Also on Wednesday, Manchester City of England’s Premier League postponed its match against Arsenal FC after several Arsenal players reportedly came in contact with a club owner who tested positive for COVID-19. Arsenal said in a statement:

Following yesterday’s news that Olympiacos owner Evangelos Marinakis has recently contracted Covid-19, we have been taking medical advice and tracing any individuals who had what the guidelines define as close contact with him at the game 13 days ago.

As a result of this exercise we identified that a number of players met the Olympiacos owner immediately following the game.

The medical advice we have received puts the risk of them developing Covid-19 at extremely low. However, we are strictly following the Government guidelines which recommend that anyone coming into close contact with someone with the virus should self-isolate at home for 14 days from the last time they had contact.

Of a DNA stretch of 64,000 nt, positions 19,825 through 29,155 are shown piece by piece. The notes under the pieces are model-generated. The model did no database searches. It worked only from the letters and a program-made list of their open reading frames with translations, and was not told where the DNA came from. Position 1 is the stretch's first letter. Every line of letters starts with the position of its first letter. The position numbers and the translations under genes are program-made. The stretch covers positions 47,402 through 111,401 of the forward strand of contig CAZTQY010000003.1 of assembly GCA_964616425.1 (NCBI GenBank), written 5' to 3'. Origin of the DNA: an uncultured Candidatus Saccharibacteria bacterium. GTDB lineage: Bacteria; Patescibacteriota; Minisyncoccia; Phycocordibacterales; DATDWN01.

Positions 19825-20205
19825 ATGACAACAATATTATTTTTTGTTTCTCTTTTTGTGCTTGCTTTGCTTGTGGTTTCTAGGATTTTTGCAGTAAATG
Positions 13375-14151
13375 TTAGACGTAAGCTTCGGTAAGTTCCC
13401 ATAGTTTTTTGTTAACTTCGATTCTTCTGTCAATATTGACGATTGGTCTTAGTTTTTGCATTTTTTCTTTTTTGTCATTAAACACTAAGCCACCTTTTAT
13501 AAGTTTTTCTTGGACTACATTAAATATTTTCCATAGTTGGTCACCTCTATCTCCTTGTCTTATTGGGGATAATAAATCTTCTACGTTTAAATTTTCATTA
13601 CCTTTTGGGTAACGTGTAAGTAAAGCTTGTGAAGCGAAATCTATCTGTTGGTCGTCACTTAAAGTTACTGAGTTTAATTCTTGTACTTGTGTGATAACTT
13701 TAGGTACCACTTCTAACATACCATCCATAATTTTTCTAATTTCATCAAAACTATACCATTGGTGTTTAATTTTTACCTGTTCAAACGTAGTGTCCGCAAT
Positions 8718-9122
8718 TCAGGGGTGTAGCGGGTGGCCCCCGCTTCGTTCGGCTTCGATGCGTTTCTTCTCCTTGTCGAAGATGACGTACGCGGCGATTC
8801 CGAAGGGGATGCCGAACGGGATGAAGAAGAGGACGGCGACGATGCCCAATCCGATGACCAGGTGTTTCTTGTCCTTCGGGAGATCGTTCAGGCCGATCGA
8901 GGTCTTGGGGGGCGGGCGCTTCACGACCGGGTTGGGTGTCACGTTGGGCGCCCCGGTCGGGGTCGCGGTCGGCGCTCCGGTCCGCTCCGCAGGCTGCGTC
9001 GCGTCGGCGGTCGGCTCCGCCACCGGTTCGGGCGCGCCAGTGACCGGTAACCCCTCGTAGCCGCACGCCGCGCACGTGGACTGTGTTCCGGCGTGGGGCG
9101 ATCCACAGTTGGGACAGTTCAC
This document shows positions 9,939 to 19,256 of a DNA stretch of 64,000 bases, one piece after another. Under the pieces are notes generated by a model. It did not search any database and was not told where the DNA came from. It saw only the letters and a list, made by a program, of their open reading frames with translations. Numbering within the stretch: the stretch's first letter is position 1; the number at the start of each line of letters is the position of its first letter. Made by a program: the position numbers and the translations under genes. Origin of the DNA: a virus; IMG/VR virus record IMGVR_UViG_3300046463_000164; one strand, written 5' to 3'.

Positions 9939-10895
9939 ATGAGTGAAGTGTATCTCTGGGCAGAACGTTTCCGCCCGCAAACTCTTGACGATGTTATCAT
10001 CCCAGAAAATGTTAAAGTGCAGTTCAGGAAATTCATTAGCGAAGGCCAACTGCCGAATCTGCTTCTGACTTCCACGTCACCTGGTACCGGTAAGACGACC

As a result, the players are unavailable for tonight’s match against Manchester City and the Premier League has decided the game should be postponed.

Italy’s sports teams have been hardest hit, with that nation seeing the most cases of COVID-19 outside of China. All domestic sports have been halted until April 3, and international matches will be played with no fans in the stands.

The virus has affected plans for many college basketball teams. The regular season is currently near the end, and conference tournaments are set to start. The NCAA men’s and women’s basketball tournaments begin next week. These games are held at several sites around the country, complicating the decision-making process. Over eighty institutions have already announced the cancelation of classes or moving them to online-only courses. The Ivy League canceled its men’s and women’s basketball championship tournaments, awarding an automatic bid to the NCAA tournament to the regular-season winner. The Big West Conference announced that they would conduct their championship tournament without spectators in the stands.